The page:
What Happens to Patients When Thousands of Cardiologists Leave Town? (Freakonomics, M.D. Ep. 7)
This week, Bapu Jena presents some hot-off-the-presses research exploring the relationship between how many patients a doctor sees, and how well those patients do. Plus, the surprising impact of annual cardiology conferences that prompted Bapu’s first conversation with Stephen Dubner on Freakonomics Radio.
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Relevant Research & References
Here’s where you can learn more about the ideas in this episode:
- “Association Between Physician Part-time Clinical Work and Patient Outcomes,” by Hirotaka Kato, Anupam B. Jena, Jose F. Figueroa, and Yusuke Tsugawa (JAMA Internal Medicine, 2021).
- “Acute Myocardial Infarction Mortality During Dates of National Interventional Cardiology Meetings,” by Anupam B. Jena, Andrew Olenski, Daniel M. Blumenthal, Robert W. Yeh, Dana P. Goldman, and John Romley (Journal of the American Heart Association, 2018).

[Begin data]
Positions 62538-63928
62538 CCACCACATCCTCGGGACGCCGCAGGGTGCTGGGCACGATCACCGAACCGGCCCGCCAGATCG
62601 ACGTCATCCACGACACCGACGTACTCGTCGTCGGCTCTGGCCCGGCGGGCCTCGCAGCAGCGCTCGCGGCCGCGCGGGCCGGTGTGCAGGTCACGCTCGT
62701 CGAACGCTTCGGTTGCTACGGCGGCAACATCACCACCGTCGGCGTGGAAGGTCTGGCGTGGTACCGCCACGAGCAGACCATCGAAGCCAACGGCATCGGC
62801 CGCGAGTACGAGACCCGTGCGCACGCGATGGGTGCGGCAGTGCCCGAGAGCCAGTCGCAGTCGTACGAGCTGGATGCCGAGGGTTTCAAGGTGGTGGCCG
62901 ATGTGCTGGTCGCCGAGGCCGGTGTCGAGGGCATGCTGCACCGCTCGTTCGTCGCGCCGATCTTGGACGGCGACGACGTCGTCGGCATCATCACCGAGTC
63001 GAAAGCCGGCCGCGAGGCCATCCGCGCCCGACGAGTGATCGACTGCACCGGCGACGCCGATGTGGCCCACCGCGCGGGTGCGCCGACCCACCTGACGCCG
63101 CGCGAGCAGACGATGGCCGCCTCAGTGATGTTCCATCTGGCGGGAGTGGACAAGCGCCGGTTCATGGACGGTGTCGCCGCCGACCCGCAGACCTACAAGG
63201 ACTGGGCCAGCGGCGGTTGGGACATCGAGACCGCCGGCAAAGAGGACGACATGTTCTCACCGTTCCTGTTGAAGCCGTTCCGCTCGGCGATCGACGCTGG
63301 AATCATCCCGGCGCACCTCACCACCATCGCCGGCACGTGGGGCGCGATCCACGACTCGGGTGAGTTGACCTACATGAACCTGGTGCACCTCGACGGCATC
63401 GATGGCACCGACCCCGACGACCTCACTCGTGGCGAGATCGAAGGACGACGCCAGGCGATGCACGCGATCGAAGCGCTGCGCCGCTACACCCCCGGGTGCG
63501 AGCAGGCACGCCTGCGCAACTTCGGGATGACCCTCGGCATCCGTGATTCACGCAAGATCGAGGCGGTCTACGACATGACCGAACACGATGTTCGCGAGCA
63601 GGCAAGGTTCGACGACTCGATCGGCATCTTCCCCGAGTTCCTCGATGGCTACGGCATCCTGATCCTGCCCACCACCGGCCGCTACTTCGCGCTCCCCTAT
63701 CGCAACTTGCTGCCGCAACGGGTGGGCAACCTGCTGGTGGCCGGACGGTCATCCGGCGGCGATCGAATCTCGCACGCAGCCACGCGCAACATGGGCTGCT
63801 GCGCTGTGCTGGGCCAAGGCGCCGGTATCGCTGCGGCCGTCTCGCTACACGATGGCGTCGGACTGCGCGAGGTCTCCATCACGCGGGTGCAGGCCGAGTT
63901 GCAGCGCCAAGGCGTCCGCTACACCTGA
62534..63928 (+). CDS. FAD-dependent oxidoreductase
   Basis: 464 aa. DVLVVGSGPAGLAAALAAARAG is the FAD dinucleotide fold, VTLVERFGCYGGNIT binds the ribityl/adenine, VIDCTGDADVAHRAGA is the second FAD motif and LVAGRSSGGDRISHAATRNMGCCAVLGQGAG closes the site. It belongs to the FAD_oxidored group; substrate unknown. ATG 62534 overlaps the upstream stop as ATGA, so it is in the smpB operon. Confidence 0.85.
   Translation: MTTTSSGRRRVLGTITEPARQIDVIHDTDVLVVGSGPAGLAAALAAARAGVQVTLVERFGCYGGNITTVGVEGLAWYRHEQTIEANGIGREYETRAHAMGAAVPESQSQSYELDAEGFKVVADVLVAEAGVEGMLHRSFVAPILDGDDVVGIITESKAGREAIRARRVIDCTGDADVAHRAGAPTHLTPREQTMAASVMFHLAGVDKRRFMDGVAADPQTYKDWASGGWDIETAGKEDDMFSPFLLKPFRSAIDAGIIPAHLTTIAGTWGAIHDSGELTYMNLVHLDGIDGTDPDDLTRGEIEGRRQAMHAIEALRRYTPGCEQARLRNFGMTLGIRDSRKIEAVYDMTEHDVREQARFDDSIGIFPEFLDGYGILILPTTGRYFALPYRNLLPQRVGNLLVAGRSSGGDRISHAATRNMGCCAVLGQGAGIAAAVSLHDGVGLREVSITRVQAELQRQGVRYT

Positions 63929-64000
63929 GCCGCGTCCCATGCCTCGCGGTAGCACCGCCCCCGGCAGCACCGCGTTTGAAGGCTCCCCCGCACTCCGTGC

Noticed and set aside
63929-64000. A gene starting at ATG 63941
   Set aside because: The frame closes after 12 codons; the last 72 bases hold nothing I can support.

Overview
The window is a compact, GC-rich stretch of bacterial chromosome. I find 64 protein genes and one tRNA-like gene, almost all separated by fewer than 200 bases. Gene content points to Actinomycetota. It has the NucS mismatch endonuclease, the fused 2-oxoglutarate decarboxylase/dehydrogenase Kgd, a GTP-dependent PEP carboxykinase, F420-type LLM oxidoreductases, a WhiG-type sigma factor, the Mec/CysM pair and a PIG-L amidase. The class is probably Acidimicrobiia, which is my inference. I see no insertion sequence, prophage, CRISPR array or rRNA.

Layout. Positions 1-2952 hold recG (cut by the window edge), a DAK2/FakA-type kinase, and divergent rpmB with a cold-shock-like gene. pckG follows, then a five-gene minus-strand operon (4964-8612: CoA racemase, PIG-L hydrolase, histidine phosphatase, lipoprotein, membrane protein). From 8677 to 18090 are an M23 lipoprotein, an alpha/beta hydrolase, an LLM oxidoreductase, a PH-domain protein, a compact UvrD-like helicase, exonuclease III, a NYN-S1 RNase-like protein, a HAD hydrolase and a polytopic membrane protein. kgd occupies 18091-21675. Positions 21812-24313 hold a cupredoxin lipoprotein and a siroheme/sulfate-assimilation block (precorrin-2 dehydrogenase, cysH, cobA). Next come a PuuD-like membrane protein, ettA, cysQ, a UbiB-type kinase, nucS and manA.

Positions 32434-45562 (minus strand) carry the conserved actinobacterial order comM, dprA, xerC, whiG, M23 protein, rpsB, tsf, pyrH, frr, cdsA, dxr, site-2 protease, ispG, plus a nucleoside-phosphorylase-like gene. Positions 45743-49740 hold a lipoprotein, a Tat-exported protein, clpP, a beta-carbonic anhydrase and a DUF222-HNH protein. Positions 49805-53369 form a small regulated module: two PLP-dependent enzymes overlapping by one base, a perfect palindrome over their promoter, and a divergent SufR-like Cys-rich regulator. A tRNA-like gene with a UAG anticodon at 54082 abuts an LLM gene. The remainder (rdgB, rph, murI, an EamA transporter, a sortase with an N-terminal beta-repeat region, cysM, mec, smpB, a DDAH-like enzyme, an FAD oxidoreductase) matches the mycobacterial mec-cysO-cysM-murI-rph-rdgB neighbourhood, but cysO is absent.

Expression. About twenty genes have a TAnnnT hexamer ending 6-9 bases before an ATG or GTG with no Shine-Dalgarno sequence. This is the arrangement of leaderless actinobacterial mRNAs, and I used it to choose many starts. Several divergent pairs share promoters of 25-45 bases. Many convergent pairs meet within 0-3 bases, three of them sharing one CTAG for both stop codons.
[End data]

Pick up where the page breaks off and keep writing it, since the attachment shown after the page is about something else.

- “Mortality and Treatment Patterns Among Patients Hospitalized With Acute Cardiovascular Conditions During Dates of National Cardiology Meetings,” by Anupam B Jena, Vinay Prasad, Dana P Goldman, and John Romley (JAMA Internal Medicine, 2015).
- “How Many Doctors Does It Take to Start a Healthcare Revolution? (Ep. 202),” by Freakonomics Radio (2015).